Our final Season 2 episode begins with Nobu and his assistant meeting and talking about a mysterious plan, and targets that need to be acquired for said plan, because lord knows we haven’t had enough mystery from these ninjas already! Meanwhile, on another side of Hell’s Kitchen, Stick, Elektra, and Matt lick their wounds from the previous fight with the Hand. After doing a tiny bit of soul searching and discussing the matter, Murdock and Elektra decide that they need to truly go on the offensive in order to put a stop to the Hand once and for all. Stick isn’t exactly in a position to help them though, what with having to recover from having bamboo reeds shoved underneath his fingernails and all. Daredevil even takes the opportunity to swing by his “Q,” Melvin, who has made for him the classic billy club that lets Matt not only pound some heads, but also swing from the rooftops as if he were Spider-Man. This is of course demonstrated nicely later on in the episode as Murdock bounces from building to building in pursuit of the Hand.
On the supporting character side of things, Foggy Nelson finds himself meeting for a prospective job prospect in the form of Carrie Anne-Moss’ Jeri Hogarth from the Jessica Jones Netflix series! This was a really nice and subtle nod to the connectivity of the universe, making perfect sense for where Foggy is heading in his life/career. Thanks to the notoriety brought onto his plate from the fall of Wilson Fisk and the defense of Frank Castle, many firms have taken notice, but Hogarth manages to sweeten the pot by essentially promising Foggy the world with a nice big office, substantial pay increase, and eventual partnership in the firm. It’s a deal that’s too good to pass up, and Foggy agrees. Meanwhile, Karen continues to excel at following the path Ben Urich had when he was still alive as a reporter at the Daily Bulletin, until of course she’s kidnapped by the Hand. Yes, the Hand story arc consumes everything and everyone here, as the ninja group decides to kidnap everyone Daredevil has saved in the past, including Page.
It’s certainly an efficient way to get Daredevil to come to you, as Matt and Elektra burn a trail toward the warehouse where the Hand is holding everyone captive. In order to find them, Murdock uses his powers in an interesting new way, essentially listening to the city at large and pinpointing where they are located. Fighting their way past the members of the Hand, Matt and Elektra share a really nice moment where they talk about what they’ll do if they make it out of this situation alive. It’s a welcome quiet moment for the pair, which is something that I don’t feel we got quite enough of to flesh out their relationship more in these final episodes. The main draw of Daredevil and Elektra is not only the tragedy that eventually befalls them, which we’ll touch upon later, but simply the tragedy of their bond. Here we have two characters who connect so deeply with one another, but will always be at arm’s length. Charlie Cox and Elodie Yung are really able to sell this in their performances, and it makes you want to see more from the pair in the future — just maybe minus all the mysterious magical ninja elements.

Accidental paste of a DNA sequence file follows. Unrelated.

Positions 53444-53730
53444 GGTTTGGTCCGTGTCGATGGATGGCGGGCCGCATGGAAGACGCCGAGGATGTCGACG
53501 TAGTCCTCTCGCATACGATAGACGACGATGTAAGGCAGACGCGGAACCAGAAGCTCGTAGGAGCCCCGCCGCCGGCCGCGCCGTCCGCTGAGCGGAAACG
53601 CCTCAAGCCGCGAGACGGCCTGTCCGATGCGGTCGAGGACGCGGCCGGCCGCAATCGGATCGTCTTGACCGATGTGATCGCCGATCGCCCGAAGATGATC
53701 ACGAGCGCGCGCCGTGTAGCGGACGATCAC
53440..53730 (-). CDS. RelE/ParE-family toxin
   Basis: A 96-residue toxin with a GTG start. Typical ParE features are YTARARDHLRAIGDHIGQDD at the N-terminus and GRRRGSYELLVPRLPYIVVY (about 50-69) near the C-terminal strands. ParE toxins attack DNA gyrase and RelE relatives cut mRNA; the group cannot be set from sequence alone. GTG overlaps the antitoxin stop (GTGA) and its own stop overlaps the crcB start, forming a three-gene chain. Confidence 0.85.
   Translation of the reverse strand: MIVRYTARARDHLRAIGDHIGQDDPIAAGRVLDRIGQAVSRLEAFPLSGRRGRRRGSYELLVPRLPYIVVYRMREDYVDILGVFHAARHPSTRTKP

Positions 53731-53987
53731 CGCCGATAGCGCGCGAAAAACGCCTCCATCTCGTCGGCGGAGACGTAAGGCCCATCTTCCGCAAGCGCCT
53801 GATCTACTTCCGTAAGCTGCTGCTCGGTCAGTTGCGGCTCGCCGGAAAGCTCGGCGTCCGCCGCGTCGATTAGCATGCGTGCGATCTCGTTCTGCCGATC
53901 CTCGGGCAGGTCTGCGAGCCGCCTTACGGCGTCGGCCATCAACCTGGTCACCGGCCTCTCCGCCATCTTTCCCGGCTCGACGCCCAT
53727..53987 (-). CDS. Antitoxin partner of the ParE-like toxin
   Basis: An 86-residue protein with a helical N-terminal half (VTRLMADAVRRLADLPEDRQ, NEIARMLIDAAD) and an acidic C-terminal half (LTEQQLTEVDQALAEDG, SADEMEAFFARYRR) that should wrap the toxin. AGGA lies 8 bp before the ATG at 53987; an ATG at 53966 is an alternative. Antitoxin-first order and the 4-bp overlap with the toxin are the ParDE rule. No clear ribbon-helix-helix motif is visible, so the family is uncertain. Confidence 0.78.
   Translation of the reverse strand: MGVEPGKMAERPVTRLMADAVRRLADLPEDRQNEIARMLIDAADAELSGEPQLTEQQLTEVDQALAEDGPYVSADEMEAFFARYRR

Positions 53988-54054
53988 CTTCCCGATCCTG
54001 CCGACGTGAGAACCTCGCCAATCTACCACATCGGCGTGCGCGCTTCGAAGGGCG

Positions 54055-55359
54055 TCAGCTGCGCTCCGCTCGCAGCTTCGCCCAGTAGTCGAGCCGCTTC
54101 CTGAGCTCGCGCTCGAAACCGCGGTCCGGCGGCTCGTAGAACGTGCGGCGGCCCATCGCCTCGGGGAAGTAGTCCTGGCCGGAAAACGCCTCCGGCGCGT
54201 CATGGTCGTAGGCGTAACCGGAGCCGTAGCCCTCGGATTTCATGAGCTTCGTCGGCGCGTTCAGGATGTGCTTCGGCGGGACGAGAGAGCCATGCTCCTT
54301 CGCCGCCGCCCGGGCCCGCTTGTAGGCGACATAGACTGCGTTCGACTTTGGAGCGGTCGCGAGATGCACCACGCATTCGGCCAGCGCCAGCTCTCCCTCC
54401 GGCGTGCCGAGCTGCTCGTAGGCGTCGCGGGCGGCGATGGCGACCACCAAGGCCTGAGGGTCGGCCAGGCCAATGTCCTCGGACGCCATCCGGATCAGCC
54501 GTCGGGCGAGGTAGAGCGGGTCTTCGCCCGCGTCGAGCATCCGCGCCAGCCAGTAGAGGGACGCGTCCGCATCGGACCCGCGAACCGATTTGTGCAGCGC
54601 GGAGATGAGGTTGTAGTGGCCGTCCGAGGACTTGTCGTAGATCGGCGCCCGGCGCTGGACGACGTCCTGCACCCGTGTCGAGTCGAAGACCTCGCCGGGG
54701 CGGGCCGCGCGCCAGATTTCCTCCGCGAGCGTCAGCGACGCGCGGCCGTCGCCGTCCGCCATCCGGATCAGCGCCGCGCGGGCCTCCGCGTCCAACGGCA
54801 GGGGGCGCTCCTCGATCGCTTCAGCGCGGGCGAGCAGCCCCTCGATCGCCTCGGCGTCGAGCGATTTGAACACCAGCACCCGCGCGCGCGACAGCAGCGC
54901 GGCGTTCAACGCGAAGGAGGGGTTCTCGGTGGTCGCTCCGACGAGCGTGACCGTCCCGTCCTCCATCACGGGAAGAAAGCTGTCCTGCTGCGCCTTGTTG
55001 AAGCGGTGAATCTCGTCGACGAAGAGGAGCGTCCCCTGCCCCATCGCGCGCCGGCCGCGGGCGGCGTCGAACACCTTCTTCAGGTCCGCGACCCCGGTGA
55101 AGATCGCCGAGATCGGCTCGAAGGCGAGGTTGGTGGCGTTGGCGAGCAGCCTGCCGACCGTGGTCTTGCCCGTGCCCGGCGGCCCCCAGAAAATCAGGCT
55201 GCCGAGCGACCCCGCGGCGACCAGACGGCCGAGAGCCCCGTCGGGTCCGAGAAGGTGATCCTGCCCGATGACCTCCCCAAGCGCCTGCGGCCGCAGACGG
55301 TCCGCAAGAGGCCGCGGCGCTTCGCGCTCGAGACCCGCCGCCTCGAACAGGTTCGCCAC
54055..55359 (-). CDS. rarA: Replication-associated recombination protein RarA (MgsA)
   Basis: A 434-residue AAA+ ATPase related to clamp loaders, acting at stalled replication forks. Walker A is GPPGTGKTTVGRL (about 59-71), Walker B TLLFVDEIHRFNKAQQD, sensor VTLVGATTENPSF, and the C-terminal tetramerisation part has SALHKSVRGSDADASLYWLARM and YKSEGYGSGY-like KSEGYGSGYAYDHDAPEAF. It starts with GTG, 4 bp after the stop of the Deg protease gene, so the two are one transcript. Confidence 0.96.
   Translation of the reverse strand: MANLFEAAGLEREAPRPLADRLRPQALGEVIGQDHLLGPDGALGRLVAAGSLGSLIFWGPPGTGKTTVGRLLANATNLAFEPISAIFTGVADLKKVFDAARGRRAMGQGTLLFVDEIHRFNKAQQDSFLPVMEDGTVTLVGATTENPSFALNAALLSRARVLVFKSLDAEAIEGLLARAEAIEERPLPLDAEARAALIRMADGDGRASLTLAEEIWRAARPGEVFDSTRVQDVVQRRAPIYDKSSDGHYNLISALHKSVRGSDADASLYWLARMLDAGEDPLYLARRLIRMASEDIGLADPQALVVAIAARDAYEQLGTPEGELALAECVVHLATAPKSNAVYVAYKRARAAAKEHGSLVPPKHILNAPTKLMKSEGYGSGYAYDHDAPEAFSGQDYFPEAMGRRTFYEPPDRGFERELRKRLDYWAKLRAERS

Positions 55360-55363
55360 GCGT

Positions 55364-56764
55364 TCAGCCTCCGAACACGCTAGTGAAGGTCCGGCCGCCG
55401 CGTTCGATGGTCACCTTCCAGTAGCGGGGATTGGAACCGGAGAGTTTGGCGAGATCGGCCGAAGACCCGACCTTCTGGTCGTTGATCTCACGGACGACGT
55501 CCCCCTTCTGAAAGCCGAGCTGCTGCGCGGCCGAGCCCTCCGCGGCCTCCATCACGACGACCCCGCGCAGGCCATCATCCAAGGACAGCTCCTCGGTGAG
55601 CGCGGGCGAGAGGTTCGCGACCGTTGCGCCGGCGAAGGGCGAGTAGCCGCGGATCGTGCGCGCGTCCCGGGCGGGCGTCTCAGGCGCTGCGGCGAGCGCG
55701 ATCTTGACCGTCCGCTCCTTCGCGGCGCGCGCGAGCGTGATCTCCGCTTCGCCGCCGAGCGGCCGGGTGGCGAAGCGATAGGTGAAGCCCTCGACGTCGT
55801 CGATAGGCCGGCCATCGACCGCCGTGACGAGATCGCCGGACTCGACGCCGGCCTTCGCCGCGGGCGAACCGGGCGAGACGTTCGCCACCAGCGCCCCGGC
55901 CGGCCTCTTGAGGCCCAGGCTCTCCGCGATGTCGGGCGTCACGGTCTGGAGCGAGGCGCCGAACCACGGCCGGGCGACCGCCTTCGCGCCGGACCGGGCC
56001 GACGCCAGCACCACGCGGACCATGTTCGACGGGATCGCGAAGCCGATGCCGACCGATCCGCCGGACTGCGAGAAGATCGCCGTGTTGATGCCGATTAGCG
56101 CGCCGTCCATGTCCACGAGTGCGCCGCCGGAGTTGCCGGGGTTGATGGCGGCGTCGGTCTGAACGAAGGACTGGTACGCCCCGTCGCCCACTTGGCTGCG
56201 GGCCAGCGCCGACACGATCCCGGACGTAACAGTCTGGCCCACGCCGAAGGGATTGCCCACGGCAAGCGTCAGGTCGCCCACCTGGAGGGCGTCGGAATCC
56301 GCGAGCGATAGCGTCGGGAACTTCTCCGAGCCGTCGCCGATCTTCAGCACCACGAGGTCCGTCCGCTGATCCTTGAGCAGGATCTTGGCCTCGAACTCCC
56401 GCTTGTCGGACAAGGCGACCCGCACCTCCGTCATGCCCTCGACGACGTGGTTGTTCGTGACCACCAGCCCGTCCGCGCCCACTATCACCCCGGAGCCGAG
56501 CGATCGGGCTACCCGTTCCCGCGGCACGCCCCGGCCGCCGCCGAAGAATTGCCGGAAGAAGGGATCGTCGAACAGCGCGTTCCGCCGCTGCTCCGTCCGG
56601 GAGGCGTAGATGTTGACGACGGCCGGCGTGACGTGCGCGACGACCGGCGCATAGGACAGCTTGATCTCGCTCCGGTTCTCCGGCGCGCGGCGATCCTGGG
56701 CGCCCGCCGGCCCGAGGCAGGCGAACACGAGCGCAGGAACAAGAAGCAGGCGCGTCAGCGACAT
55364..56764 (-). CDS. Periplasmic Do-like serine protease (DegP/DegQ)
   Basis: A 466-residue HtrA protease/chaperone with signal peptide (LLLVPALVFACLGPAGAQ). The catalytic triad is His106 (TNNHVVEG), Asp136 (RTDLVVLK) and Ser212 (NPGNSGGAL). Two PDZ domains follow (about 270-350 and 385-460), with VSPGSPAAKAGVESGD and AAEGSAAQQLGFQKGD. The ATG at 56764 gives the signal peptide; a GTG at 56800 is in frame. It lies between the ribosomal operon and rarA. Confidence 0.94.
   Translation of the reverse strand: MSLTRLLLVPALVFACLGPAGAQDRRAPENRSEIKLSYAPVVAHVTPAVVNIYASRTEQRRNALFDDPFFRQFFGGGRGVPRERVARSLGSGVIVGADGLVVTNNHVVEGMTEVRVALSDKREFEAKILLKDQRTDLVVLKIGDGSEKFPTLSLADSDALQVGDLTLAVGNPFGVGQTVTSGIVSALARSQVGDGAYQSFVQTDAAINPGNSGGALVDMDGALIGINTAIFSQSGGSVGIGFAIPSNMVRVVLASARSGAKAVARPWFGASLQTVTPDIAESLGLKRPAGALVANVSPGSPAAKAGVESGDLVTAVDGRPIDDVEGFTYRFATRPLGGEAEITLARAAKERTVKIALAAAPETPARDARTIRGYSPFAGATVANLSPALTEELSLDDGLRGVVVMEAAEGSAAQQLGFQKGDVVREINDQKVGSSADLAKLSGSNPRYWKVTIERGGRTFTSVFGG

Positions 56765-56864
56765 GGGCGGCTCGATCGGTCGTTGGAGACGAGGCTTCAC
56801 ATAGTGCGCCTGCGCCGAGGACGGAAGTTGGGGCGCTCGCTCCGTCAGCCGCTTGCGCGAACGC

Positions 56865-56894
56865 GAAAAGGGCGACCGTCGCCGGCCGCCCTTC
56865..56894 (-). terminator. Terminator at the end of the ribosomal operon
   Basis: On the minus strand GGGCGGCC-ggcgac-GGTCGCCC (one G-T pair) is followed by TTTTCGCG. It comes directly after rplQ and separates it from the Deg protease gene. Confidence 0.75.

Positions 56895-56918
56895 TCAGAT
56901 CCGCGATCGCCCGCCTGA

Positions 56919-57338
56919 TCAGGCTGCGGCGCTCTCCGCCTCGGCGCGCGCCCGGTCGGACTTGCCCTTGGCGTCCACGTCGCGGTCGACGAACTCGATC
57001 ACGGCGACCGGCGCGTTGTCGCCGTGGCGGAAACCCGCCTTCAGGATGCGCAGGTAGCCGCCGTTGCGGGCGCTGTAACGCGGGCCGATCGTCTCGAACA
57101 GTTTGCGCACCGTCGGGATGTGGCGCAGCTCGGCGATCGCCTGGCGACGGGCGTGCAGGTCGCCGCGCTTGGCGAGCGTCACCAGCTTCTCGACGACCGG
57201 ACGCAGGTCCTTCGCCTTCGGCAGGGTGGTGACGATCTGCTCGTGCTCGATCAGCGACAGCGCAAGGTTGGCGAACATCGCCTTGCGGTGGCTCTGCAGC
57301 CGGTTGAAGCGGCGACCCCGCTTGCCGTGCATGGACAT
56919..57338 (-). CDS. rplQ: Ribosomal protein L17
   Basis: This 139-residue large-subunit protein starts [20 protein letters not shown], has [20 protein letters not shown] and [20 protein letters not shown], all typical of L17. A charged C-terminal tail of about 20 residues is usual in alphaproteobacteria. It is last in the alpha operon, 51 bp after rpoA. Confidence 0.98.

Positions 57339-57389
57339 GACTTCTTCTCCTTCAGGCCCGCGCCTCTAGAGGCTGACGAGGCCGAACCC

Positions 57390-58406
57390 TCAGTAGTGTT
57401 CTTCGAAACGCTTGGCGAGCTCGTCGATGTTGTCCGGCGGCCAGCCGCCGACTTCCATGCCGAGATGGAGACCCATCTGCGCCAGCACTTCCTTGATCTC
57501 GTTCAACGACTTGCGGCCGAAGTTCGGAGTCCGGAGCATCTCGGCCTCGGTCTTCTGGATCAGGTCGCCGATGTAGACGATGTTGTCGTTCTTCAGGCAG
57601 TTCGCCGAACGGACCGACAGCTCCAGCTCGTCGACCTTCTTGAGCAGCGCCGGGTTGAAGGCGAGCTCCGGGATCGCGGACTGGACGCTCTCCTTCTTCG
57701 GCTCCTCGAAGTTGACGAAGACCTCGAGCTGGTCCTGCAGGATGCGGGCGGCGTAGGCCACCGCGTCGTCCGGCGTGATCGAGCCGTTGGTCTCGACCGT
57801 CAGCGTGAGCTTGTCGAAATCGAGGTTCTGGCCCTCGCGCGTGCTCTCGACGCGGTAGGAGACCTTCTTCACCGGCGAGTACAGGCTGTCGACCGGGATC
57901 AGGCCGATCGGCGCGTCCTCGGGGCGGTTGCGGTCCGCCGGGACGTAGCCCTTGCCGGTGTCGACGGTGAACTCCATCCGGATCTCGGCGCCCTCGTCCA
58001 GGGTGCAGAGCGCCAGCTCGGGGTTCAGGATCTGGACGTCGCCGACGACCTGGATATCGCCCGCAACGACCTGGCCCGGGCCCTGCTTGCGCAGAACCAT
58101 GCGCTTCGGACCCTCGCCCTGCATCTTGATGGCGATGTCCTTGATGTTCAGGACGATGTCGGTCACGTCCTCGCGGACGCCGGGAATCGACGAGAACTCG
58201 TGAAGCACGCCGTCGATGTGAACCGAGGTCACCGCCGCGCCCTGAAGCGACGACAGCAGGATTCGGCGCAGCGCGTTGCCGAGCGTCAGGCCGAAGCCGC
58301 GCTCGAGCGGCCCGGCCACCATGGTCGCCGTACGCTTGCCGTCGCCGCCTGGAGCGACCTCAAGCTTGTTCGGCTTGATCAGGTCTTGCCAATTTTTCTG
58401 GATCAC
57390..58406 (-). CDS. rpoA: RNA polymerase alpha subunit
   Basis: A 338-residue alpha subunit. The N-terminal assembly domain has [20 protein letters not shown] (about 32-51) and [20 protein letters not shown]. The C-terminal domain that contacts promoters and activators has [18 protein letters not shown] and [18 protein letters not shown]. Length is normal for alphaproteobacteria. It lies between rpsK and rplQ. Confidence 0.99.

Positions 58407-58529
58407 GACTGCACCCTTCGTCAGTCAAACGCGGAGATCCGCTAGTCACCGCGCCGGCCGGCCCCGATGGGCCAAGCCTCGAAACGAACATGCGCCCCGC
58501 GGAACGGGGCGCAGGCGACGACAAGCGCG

After saying what could be their final goodbyes, Matt and Elektra head to the roof to fight the seemingly endless horde of ninjas. Nobu joins the fray, fighting both Daredevil and Elektra, and eventually gaining the upper hand against Matt while preparing the killing blow. Before he can end Murdock’s life, Elektra jumps in the way and dies at Nobu’s hands. Welp, guess that puts a kink into the Hand’s Black Sky plan…or maybe not. Nobu disappointedly begins walking away, giving the order for the remainder of the Hand to finish off Daredevil, only for their heads to start popping thanks to a sniper-rifle-wielding Punisher from a nearby rooftop. With a nod to Daredevil, Punisher walks away and Matt beats the hell out of Nobu before the Hand leader flies off the roof, seemingly dying. Of course, with the Hand, death isn’t a foregone conclusion and a battered Nobu runs straight into Stick, who takes the opportunity to decapitate him before he can be resurrected once again.